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Chapter 1 Book notes- MGA 314

by: Kristina Goehringer

Chapter 1 Book notes- MGA 314 24943

Marketplace > University at Buffalo > Accounting > 24943 > Chapter 1 Book notes MGA 314
Kristina Goehringer
GPA 3.6
Cost Accounting
Kathleen Nesper

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Chapter 1 Book notes for MGA 314- all vocab words and terms are clearly defined.
Cost Accounting
Kathleen Nesper
Class Notes
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This 6 page Class Notes was uploaded by Kristina Goehringer on Wednesday October 8, 2014. The Class Notes belongs to 24943 at University at Buffalo taught by Kathleen Nesper in Fall2014. Since its upload, it has received 95 views. For similar materials see Cost Accounting in Accounting at University at Buffalo.


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Date Created: 10/08/14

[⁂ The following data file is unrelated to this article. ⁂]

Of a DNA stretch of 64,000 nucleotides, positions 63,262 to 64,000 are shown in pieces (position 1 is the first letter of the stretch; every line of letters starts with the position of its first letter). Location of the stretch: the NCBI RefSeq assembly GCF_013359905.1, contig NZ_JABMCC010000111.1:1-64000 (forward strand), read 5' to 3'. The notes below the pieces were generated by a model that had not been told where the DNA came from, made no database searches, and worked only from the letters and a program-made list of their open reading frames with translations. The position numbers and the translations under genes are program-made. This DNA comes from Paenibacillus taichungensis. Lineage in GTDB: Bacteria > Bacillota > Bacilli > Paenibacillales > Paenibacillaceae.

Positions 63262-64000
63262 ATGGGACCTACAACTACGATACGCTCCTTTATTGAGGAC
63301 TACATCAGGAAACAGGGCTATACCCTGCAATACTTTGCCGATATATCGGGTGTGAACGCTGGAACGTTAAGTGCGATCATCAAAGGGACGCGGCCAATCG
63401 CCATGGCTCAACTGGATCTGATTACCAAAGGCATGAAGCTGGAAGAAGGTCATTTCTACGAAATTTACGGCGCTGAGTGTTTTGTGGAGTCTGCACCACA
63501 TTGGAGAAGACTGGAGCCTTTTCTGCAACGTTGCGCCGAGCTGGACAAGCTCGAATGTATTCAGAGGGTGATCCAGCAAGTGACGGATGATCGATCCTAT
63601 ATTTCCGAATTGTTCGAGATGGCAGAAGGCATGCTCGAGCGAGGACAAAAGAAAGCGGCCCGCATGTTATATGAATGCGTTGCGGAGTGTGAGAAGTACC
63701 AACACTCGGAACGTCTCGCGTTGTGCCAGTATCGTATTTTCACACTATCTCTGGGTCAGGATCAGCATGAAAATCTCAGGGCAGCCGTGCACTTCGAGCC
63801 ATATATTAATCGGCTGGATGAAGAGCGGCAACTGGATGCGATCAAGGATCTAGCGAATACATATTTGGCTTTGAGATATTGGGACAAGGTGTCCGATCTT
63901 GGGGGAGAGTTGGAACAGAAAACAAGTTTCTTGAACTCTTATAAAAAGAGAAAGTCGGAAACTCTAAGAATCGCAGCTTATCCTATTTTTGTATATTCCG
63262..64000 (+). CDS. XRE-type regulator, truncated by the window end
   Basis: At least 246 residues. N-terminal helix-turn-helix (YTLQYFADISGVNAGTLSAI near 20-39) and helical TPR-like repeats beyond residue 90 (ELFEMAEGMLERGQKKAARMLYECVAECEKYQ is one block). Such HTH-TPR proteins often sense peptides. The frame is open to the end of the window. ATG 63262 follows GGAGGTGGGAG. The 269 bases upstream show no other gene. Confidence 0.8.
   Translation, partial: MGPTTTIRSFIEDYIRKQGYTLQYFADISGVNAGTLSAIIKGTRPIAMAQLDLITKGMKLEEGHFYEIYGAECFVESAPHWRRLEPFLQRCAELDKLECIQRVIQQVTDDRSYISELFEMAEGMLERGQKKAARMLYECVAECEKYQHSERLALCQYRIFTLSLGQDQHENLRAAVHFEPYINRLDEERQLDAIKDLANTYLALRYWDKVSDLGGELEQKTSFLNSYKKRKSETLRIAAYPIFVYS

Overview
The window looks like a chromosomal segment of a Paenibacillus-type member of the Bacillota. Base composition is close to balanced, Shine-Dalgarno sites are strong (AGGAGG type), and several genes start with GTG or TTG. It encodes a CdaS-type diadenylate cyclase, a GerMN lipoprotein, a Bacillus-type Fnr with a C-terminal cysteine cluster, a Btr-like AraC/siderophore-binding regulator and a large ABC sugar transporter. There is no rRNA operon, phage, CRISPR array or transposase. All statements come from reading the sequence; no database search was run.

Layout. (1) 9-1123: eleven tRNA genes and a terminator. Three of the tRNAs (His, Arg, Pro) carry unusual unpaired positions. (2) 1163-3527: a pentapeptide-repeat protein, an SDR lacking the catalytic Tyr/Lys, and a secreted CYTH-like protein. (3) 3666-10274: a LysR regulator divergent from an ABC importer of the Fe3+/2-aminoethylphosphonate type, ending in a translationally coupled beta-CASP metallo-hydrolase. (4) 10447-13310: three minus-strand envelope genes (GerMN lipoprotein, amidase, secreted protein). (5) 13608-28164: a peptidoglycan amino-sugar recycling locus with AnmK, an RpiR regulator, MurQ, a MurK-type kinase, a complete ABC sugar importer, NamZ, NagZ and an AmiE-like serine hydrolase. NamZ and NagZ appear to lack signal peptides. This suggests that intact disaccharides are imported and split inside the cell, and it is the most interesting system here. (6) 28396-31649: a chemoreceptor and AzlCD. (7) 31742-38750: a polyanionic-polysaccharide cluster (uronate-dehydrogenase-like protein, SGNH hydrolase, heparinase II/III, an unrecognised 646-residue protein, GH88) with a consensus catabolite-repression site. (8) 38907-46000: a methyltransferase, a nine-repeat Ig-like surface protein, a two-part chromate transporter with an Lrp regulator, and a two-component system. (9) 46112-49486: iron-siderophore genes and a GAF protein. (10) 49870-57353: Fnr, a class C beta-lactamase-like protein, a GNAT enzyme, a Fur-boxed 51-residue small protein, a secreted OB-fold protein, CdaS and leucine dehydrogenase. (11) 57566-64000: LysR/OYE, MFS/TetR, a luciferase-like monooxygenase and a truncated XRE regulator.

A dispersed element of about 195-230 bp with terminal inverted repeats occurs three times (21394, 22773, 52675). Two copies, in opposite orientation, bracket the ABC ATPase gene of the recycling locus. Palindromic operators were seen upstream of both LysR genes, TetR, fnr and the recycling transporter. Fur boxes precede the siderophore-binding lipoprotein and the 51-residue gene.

CHAPTER ONE COST ACCOUNTING INFORMATION FOR DECISION MAKING Value Creation in Organizations o Value Chain o Value Chain Linked set of activities that increases the usefulness or value of the goods or services of an organization It also includes the treatment or disposal of any waste generated by the end users An important objective of modern cost accounting is to ensure that the entire value chain is as efficient as possible It is necessary for the firm to coordinate with vendors and suppliers and with distributors and customers to achieve this objective o Value Added Chain Those activities that customers perceive as adding utility to the goods or services they purchase The value chain comprises activities from research and development through the production process to customer service Managers evaluate these activities to determine how they contribute to the final product39s service quality and cost Most organizations operate under the assumption that each of the value chain components adds value to the product or service Before product ideas are formulated no value exists Once an idea is established however value is created When research and development of the product begins value increases As the product reaches the design phase value continues to increase Each component adds value to the product or service Administrative functions are not included as part of the value chain They are included instead in every business function of the value chain Many administrative areas cover each value chain business function o Supply Chain amp Distribution Chain o Supply Chain Linked set of firms that exchange goods or services in combination to provide a final product or service to the consumer o Distribution Chain Set of firms and individuals that buys and distributes goods and services from the firm o Supply chain and distribution chain are the parts of the value chain outside the firm o The value chain is important because it creates the value for which the customer is willing to pay The customer is not particularly concerned with how work is divided among firms producing the product or providing the service Therefore one decision firms must make is where in the value chain a value added component is performed most cost effectively Accounting Systems o Financial Accounting Field of accounting that reports financial position and income according to accounting rules o These users of the information are often external to the firm The information at least for firms that are publicly traded is public and typically available on the company39s Web site The managers in the company are keenly interested in the information contained in the financial accounting reports generated However the information is not sufficient for making operational decisions o An important characteristic of financial accounting data is that it be comparable across firms As a result financial accounting systems are characterized by a set of rules that define how transactions will be treated Cost Accounting Field of accounting that measures records and reports information about costs o Because the managers are making decisions only for their own organization there is no need for the information to be comparable to similar information in other organizations Instead the important criterion is that the information be relevant for the decisions that managers operating in a particular business environment with a particular strategy make Cost accounting information is commonly used in financial accounting information but we are concerned primarily with its use by managers to make decisions Cost Accounting GAAP and IFRS o Generally Accepted Accounting PrinciplesGAAP Rules standards and conventions that guide the preparation of financial accounting statements for shareholders o International Financial Reporting Standards IFRS Rules standards and conventions that guide the preparation of the financial accounting statements in many other countries GAAP and IFRS provide consistency in the accounting data used for reporting purposes from one company to the next This means that the cost accounting information used to compute cost of goods sold inventory values and other financial accounting information used for external reporting must be prepared in accordance with GAAP or IFRS Although GAAP and IFRS are converging differences remain In contrast to cost data for financial reporting to shareholders cost data for managerial use that is within the organization need not comply with GAAP or IFRS Management is free to set its own definitions for cost information Indeed the accounting data used for external reporting are often entirely inappropriate for managerial decision making For example managerial decisions deal with the future so estimates of future costs are more valuable for decision making than are the historical and current costs that are reported externally Unless we state otherwise we assume that the cost information is being developed for internal use by managers and does not have to comply with GAAP or IFRS Our Framework for Assessing Cost Accounting Systems Non Value Added Activities Activities that do not add value to the good or service An important concept in cost accounting is that activities cause costs Moving inventory is a nonvaue added activity that causes costs for example wages for employees and costs of equipment to move the goods Reworking defective units is another common example of a nonvaue added activity In general if activities that do not add value to the company can be eliminated then costs associated with them will also be eliminated Cost Benefit Analysis Process of comparing benefits often measured in savings or increased profits with costs associated with a proposed change within an organization Managers should perform cost benefit analyses to assess whether proposed changes in an organization are worthwhile The concept of cost benefit analysis applies equally to deciding whether to implement a new cost accounting system The benefits from an improved cost accounting system come from better decision making If the benefits do not exceed the cost of implementing and maintaining the new system managers will not implement it o if a company can eliminate nonvaue added activities it can reduce costs without reducing the value of the product to customers By reducing costs the company can lower the price it charges customers giving it a cost advantage over competitors Or the company can use the resources saved from eliminating nonvaue added activities to provide better service to customers Cost Data for Managerial Decisions o Cost Drivers Factor that causes or drives costs o Differential Costs With two or more alternatives costs that differ among or between alternatives o Differential Revenues Revenues that change in response to a particular course of action o Responsibility Center Specific unit of an organization assigned to a manager who is held accountable for its operations and resources o Each responsibility center in an organization typically has a budget that is its financial plan for the revenues and resources needed to carry out its tasks and meet its financial goals Budgeting helps managers decide whether their goals can be achieved and if not what modifications are necessary o Budget Financial plan of the resources needed to carry out activities and meet financial goals Trends in Cost Accounting throughout the Value Chain o Cost Accounting in Research and Development RampD o Companies partner with suppliers in the development stage to ensure cost effective designs for products Product engineers need cost accounting information to make decisions about alternative materials o Cost Accounting in Design o An important activity in product development is design Product designers must write detailed specifications on a product39s design and manufacture The design of a product can have a significant impact on the cost to manufacture it Designs that are complex might add additional functions which while making a product more desirable may also require complex and expensive manufacturing processes Design for manufacturing DFM is the concept that manufacturing cost and complexity need to be considered in the design of the product Cost accountants help designers understand the trade off by using methods such as activity based costing which considers the activities or processes that will be required to bring a product to market Hewett Packard for example uses activity based costing methods to communicate to designers the costs of alternative designs of testing equipment o Activity Based Costing ABC Costing method that first assigns costs to activities and then assigns them to products based on the products consumption of activities o ABC assigns costs to products based on several different activities depending on how they drive costs whereas traditional costing methods assign costs to products based on only one or two factors generally based on volume In general ABC provides more detailed cost information enabling managers to make more informed decisions o Cost Accounting in Purchasing o Companies now partner with suppliers to increase the efficiency in the supply chain Partnering requires information on the performance of partners to ensure the relationship adds value Performance measures are being used to evaluate the performance of key suppliers and business partners o Performance Measures Metric that indicates how well an individual business unit product firm and so on is working O 0 Using benchmarking methods managers measure a company39s own products services and activities against the best levels of performance that can be found either inside or outside the manager39s own organization Because managers seek continual improvement they do not treat benchmarking as a one time event but as an ongoing process Benchmarking Continuous process of measuring a company39s own products services or activities against competitors performance o Cost Accounting in Production 0 Using just in time methods companies produce or purchase units just in time for use keeping inventories at a minimum If inventories are low accountants can spend less time on inventory valuation for external reporting and more time on managerial activities The economic justification for JIT comes from the trade off between the costs of setup and stock outs as compared with the costs of holding inventory obsolescence storage space and associated tax and insurance and costs associated with organizing and keeping track of inventory Modern cost accounting systems have helped managers better understand the relative costs so that appropriate inventory policies can be set and targeted improvements sought JustInTime JIT Method In production or purchasing each unit is purchased or produced just in time for its use Firms that use lean manufacturing techniques look to the cost accounting system to support these techniques by providing useful measurements at the work cell or process level Lean accounting systems provide these measures In addition these systems are designed to avoid unnecessary transactions in effect eliminating waste from the accounting processes just as lean manufacturing is designed to eliminate waste from the manufacturing process Lean Accounting A cost accounting system that provides measures at the work cell or process level designed around the value chains of major products and services to support lean manufacturing o Cost Accounting in Marketing 0 0 Marketing managers require cost accounting information to understand the profitability of different customer groups Advances in accounting information systems that capture data at various levels of detail have made possible customer relationship management CRM which allows firms to target more precisely those customers who are profitable by assessing the costs to serve a customer along with the revenues a customer generates Customer Relationship Management CRM System that allows firms to target profitable customers by assessing customer revenues and costs o Cost Accounting in Distribution 0 Managers use accounting information to determine where in the supply chain value added activities will take place Cost accountants work with managers to estimate whether it is more efficient less costly to perform an activity in the firm or to have another firm produce the product or perform the service This is referred to as outsourcing Firms frequently consider activities in the distribution stage for outsourcing As business becomes more global specialized information on markets regulations and customs is critical to the speed of delivery As a result cost information often identifies specialized companies as being more efficient in distributing products as opposed to handling distribution internally Outsourcing Having one or more of the firm39s activities performed by another firm or individual in the supply or distribution chain 4 Cost Accounting in Customer Service 0 Many companies have adopted the concept of total quality management TQM which means that the organization is managed to excel on all dimensions and the customer ultimately defines quality The customers determine the company39s performance standards according to what is important to them which is not necessarily what is important to product engineers accountants or marketers Companies can indicate the high quality to consumers through the product warranty Cost accountants help managers make decisions about quality in two ways First cost of quality WOO systems identify the costs associated with producing defective units as well as the lost sales associated with poorquality products Second they provide information on the projected warranty claims which can be compared to the increase in revenues estimated from offering a longer or more comprehensive warranty 0 Total Quality Management TQM Management method by which the organization seeks to excel on all dimensions with the customer ultimately defining quality 0 Cost Of Quality COO System that identifies the costs of producing low quality items including rework returns and lost sales o Enterprise Resource Planning As the cost of information technology falls and the value of information increases managers have adopted enterprise resource planning ERP systems a ERP systems are integrated information systems that link various activities in an organization Typical systems include modules for production purchasing human resources and finance By integrating these systems managers hope to avoid lost orders duplication of effort and costly studies to determine what is the current state of the enterprise o Because all of the company39s systems are integrated the potential for ERP to provide information on costs of products and services is large Implementation problems and the scale of the task in large firms enterprises have kept many companies from realizing that potential so far a However with the increased emphasis on internal control from the SarbanesOxley Act ERP systems will become even more valuable o Enterprise Resource Planning ERP Information technology that links the various systems of the enterprise into a single comprehensive information system Key Financial Players in Organization Major Responsibilities and Title Primary Duties Example Activities Chief financial officer CFO Treasurer Controller 0 Internal auditor Cost accountant Manages entire finance and accounting function Manages liquid assets Conducts business with banks and other financial institutions Oversees public issues of stock and debt Plans and designs information and incentive systems Ensures compliance with laws regulations and company policies and procedures Provides consulting and auditing services within the firm Records measures estimates and analyzes costs Works with financial and opera tional manager to provide relevant information for decisions Signs off on financial statements Determines policy on debt versus equity financing Determines where to invest cash balances Obtains lines of credit Determines cost accounting policies Maintains the accounting records Ensures that procurement rules are followed Recommends policies and procedures to reduce inventory losses Evaluates costs of products and processes Recommends costeffective methods to distribute products Choices Ethical Issues for Accountants Accountants report information that can have a substantial impact on the careers of managers Managers are generally held accountable for achieving financial performance targets Failure to achieve them can have serious negative consequences for the managers including losing their jobs If a division or company is having trouble achieving financial performance targets accountants may find themselves under pressure by management to make accounting choices that will improve performance reports The Sarbanes Oxley Act of 2002 and Ethics o Some of the important provisions concern those in Title III and Title IV that deal with corporate responsibility and enhanced financial disclosure respectively The CEO and CFO are responsible for signing financial statements and stipulating that the financial statements do not omit material information The requirement that these officers sign the company39s financial statements makes it clear that the buck stops with the CEO and CFO and that they are personally responsible for the financial statements They cannot legitimately claim that lowerlevel managers or employees misled them about the financial statements as was stated by defendant executives in many fraud trials in the past We have learned that top executives are taking this sign off very seriously especially knowing that misrepresentation of their company39s financial reports could mean substantial prison time They must further disclose that they have evaluated the company39s internal controls and that they have notified the company39s auditors and the audit committee of the board of any fraud that involves management o Section 404 of Title IV requires managers to attest to the adequacy of their internal controls Good internal controls assure that financial records accurately and fairly reflect transactions and that expenditures are in accordance with the authorization of company management and directors Further good internal controls help protect against the unauthorized purchase use or sale of company assets